Monday after the First Sunday after Christmas
Scripture: St. Mark 3 (NKJV)
1 And He entered the synagogue again, and a man was there who had a withered hand. 2 So they watched Him closely, whether He would heal him on the Sabbath, so that they might accuse Him. 3 And He said to the man who had the withered hand, “Step forward.” 4 Then He said to them, “Is it lawful on the Sabbath to do good or to do evil, to save life or to kill?” But they kept silent. 5 And when He had looked around at them with anger, being grieved by the hardness of their hearts, He said to the man, “Stretch out your hand.” And he stretched it out, and his hand was restored as whole as the other. 6 Then the Pharisees went out and immediately plotted with the Herodians against Him, how they might destroy Him.
7 But Jesus withdrew with His disciples to the sea. And a great multitude from Galilee followed Him, and from Judea 8 and Jerusalem and Idumea and beyond the Jordan; and those from Tyre and Sidon, a great multitude, when they heard how many things He was doing, came to Him. 9 So He told His disciples that a small boat should be kept ready for Him because of the multitude, lest they should crush Him. 10 For He healed many, so that as many as had afflictions pressed about Him to touch Him. 11 And the unclean spirits, whenever they saw Him, fell down before Him and cried out, saying, “You are the Son of God.” 12 But He sternly warned them that they should not make Him known.
13 And He went up on the mountain and called to Him those He Himself wanted. And they came to Him. 14 Then He appointed twelve, that they might be with Him and that He might send them out to preach, 15 and to have power to heal sicknesses and to cast out demons: 16 Simon, to whom He gave the name Peter; 17 James the son of Zebedee and John the brother of James, to whom He gave the name Boanerges, that is, “Sons of Thunder”; 18 Andrew, Philip, Bartholomew, Matthew, Thomas, James the son of Alphaeus, Thaddaeus, Simon the Canaanite; 19 and Judas Iscariot, who also betrayed Him. And they went into a house.
20 Then the multitude came together again, so that they could not so much as eat bread. 21 But when His own people heard about this, they went out to lay hold of Him, for they said, “He is out of His mind.”
22 And the scribes who came down from Jerusalem said, “He has Beelzebub,” and, “By the ruler of the demons He casts out demons.”
23 So He called them to Himself and said to them in parables: “How can Satan cast out Satan? 24 If a kingdom is divided against itself, that kingdom cannot stand. 25 And if a house is divided against itself, that house cannot stand. 26 And if Satan has risen up against himself, and is divided, he cannot stand, but has an end. 27 No one can enter a strong man’s house and plunder his goods, unless he first binds the strong man. And then he will plunder his house.
28 “Assuredly, I say to you, all sins will be forgiven the sons of men, and whatever blasphemies they may utter; 29 but he who blasphemes against the Holy Spirit never has forgiveness, but is subject to eternal condemnation “—30 because they said, “He has an unclean spirit.”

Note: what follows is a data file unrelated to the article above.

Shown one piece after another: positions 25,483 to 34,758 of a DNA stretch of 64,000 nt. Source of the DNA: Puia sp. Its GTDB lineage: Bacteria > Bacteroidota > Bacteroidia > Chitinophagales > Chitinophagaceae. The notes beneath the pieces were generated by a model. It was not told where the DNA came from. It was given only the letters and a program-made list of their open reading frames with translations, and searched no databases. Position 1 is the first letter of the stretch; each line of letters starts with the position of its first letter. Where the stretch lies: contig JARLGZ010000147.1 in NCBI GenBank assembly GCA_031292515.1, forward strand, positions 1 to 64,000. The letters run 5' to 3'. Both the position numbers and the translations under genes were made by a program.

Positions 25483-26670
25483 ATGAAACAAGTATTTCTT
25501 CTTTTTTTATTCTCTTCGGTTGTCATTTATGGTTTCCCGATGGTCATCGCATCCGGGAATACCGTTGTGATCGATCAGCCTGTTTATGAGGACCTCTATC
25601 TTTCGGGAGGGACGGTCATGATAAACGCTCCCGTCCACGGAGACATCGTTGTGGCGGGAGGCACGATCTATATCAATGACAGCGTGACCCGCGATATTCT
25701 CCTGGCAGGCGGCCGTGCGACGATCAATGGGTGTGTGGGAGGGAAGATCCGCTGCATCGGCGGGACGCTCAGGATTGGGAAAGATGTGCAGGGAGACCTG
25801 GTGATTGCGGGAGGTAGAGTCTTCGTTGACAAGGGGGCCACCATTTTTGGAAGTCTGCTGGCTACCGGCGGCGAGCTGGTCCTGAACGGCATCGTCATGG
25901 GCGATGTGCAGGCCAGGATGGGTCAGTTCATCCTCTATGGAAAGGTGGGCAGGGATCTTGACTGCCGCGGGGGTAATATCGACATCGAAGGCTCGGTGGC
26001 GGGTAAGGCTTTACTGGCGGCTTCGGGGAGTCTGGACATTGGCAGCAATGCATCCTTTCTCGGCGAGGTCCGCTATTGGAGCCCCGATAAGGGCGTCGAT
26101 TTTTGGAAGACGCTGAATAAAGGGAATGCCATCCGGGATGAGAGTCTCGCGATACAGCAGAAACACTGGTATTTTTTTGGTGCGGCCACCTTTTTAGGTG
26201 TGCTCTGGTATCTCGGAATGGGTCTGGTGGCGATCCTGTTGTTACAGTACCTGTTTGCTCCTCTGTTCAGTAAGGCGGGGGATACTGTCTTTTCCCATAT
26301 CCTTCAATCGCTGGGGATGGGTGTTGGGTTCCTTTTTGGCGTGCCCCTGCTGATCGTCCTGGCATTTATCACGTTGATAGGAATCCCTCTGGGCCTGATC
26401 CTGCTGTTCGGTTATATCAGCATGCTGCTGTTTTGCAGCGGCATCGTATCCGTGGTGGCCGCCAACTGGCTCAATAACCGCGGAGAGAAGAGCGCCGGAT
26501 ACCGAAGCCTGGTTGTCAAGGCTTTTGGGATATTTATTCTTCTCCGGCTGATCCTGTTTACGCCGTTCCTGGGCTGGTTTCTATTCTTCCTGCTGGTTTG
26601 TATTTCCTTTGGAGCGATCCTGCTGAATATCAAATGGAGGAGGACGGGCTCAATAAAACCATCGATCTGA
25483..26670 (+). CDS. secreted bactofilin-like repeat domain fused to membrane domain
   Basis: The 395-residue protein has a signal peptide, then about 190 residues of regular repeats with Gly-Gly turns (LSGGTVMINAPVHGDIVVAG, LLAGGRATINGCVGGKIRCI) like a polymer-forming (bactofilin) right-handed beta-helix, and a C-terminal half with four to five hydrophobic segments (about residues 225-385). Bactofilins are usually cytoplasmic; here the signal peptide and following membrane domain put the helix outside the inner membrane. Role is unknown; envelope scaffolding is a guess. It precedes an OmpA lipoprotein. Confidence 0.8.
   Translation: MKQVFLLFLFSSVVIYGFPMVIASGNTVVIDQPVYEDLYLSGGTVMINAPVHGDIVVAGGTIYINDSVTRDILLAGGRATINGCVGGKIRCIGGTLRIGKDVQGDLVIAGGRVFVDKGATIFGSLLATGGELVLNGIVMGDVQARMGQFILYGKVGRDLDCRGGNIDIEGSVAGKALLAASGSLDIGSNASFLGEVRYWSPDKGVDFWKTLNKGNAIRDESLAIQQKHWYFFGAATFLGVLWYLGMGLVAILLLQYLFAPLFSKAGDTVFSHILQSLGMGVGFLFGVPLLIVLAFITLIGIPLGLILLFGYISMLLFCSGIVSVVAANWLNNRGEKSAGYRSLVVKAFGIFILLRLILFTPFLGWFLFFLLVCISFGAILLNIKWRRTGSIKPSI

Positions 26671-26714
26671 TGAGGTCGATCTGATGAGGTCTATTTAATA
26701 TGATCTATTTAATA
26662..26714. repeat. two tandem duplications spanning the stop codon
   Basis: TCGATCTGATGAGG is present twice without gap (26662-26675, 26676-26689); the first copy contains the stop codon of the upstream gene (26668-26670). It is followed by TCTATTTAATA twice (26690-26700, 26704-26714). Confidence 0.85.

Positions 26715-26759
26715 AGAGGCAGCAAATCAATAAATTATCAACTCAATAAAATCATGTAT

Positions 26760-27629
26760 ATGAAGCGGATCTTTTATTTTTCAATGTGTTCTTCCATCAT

31 Then His brothers and His mother came, and standing outside they sent to Him, calling Him. 32 And a multitude was sitting around Him; and they said to Him, “Look, Your mother and Your brothers are outside seeking You.”
33 But He answered them, saying, “Who is My mother, or My brothers?” 34 And He looked around in a circle at those who sat about Him, and said, “Here are My mother and My brothers! 35 For whoever does the will of God is My brother and My sister and mother.”
“He who blasphemes against the Holy Spirit never has forgiveness, but is subject to eternal condemnation” (Mark 3:29).
Our Lord cast a demon out of a possessed man. The Pharisees didn’t want to recognize the authority of Jesus, but it’s hard to argue with a miracle like that! Still, they tried. They claimed it was by demonic power that He was casting out demons. After Jesus explained how obviously wrong such an explanation was, He launched into this warning about blasphemy against the Holy Spirit.
The verse worries a lot of Christians. What is this unforgivable sin? Have I committed it? Let’s deal with that second question first: No, you haven’t. If you’re at all concerned, it is because the Holy Spirit is at work in your heart. If the Holy Spirit had utterly forsaken you, you wouldn’t care about matters of salvation! Instead of worrying, heed the Word of the Lord and remain repentant.
In context, the sin against the Holy Spirit is a matter of being wrong about Jesus on purpose. Plenty of people are wrong about Jesus. But the Pharisees saw Jesus as a threat, so they weren’t just wrong, they were being wrong on purpose by rejecting the possibility that Jesus spoke the truth. Be not like unto them! Rather, may God continue to grant us His Holy Spirit so that we repent of our sinful thoughts and conform our minds to the teaching of Jesus.
We pray: “Heavenly Father, ever renew my faith in Christ by Your Holy Spirit, that His forgiveness and eternal life may remain mine, through the same Jesus, my Lord. Amen.”